- Legal Industry
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One of Missoula business community’s fastest growing segments did a sudden about-face in 2011.
Today, the city has drastically fewer medical pot businesses compared to the same period last year. According to the Business Licensing Office of Missoula, there are only around 38 compared to last year’s 63.
Jeff Essmann, the state senator who filed a bill restricting such types of businesses said he would love to take credit for the change in landscape. The bill filed by Sen. Essman, a Republican from Billings, eventually became a law.
Nevertheless, Sen. Essman said, “I think it’s largely due to federal law enforcement.”
Federal agents raided in March and November several marijuana businesses across the state, including those located in the Flathead and Missoula. Despite the voter-approved legalization of the medical use of marijuana, federal law still classifies the drug as illegal.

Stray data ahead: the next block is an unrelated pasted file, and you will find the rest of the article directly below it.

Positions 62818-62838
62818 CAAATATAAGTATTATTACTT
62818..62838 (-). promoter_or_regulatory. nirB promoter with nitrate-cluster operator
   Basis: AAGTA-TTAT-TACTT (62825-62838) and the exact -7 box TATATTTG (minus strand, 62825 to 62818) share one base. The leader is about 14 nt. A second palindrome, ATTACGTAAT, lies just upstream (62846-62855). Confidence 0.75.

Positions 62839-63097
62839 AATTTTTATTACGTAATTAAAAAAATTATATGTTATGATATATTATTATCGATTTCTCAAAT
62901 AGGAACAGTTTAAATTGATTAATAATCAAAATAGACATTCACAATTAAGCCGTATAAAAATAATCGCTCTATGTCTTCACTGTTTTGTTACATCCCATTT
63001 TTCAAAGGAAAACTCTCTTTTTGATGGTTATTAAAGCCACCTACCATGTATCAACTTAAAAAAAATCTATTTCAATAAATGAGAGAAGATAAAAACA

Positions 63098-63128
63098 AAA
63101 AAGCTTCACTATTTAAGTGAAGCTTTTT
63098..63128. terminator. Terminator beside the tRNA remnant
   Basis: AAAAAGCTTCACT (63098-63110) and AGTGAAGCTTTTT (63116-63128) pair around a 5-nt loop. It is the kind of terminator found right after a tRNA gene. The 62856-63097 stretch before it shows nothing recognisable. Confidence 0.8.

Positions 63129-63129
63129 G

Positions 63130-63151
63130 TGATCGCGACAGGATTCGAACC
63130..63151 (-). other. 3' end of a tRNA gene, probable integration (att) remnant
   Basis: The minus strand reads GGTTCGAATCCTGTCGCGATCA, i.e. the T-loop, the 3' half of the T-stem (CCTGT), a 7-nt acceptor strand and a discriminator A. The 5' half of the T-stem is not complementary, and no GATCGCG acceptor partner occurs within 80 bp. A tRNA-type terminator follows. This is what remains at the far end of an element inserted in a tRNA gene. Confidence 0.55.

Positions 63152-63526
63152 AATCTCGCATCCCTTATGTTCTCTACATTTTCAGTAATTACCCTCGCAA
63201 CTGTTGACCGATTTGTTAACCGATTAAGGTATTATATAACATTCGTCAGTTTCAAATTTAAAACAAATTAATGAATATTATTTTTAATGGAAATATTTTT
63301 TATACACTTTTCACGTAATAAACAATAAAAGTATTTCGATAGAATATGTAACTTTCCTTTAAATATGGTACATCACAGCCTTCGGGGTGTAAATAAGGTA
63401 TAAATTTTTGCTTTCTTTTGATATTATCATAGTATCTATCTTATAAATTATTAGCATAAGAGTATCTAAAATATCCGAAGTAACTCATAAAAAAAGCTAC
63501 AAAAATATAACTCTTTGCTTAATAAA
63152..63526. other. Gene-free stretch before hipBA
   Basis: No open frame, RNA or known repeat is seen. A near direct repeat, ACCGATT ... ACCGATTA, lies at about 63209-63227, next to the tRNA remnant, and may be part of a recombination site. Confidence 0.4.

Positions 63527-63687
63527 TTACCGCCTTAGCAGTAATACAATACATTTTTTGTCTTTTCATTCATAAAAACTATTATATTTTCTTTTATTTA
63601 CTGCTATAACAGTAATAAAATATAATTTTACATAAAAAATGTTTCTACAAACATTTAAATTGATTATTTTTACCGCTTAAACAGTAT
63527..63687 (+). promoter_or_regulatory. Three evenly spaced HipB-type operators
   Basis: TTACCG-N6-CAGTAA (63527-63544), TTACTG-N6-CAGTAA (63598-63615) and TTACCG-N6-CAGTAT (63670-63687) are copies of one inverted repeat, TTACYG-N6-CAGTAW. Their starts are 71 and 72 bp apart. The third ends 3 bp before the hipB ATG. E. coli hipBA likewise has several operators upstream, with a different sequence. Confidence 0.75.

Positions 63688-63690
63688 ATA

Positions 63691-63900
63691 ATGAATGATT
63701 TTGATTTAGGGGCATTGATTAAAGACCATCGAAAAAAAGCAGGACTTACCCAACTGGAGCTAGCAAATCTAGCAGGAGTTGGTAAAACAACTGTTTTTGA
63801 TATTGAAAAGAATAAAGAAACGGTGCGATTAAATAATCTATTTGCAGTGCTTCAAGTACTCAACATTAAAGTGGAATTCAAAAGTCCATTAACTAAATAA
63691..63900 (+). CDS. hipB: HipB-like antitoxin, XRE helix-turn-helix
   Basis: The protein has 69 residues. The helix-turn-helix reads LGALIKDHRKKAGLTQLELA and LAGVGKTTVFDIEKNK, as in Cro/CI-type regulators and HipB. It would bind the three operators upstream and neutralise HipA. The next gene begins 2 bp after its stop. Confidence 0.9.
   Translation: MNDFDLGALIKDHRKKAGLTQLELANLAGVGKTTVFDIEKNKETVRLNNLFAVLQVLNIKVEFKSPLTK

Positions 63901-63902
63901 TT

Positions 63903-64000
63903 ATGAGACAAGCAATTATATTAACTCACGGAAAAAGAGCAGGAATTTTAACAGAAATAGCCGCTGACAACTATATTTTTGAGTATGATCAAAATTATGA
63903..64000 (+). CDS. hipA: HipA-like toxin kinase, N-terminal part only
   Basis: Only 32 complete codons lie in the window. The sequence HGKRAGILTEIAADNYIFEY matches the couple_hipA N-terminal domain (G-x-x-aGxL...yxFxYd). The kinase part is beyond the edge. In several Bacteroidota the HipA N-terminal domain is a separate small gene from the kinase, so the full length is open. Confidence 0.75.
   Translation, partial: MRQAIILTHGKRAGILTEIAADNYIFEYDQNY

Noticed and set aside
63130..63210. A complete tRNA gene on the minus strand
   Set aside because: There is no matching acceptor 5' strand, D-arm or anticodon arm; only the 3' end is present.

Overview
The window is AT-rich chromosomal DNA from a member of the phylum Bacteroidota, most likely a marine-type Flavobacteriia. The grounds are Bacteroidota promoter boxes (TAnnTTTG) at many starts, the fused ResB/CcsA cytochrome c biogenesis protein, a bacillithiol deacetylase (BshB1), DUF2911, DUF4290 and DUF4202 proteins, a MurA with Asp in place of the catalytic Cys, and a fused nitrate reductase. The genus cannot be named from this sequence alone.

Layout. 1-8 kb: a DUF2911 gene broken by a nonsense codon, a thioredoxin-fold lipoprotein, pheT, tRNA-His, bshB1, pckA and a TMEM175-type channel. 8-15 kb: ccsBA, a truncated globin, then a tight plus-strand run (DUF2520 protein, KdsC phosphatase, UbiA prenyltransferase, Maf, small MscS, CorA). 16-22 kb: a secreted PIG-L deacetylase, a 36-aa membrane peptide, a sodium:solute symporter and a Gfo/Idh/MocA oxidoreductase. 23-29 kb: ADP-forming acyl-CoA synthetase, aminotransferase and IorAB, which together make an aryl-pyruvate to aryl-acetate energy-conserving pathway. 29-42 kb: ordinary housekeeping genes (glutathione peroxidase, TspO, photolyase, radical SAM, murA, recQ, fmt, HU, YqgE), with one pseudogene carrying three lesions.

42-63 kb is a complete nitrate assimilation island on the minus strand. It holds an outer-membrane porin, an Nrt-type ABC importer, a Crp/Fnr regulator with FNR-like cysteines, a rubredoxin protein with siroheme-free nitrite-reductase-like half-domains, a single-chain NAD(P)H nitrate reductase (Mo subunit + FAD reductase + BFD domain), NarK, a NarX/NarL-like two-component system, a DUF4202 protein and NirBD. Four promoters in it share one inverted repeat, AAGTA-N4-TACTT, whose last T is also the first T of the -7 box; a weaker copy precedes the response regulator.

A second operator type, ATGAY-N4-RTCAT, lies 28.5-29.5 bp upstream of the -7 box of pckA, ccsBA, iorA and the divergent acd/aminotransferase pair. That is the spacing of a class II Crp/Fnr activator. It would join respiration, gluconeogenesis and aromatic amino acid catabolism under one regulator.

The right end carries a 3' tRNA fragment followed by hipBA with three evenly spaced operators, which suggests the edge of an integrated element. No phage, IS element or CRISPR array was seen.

Owners of some establishments targeted by the raids have already pleaded guilty to federal drug charges. A number of such charges carry hefty fines and stiff prison sentences.
“I think the threat of significant jail time brought a sense of reality to a lot of people who were engaged in the operation,” said Sen. Essman.
According to John Masterson, who chairs the state’s chapter of the National Organization for the Reform of Marijuana Laws (NORML), the highly publicized produced a chilling effect on medical pot businesses, as well as their clients.
Masterson said, “We’ve got entrepreneurs who were, by all accounts I’m aware of, complying with state law. They just were successful business people who were raided by, basically, federal law enforcement soldiers in body armor with gas masks and submachine guns.”
He also said, “Many or maybe all who were raided were acting in good faith and believed they were in compliance with state law.”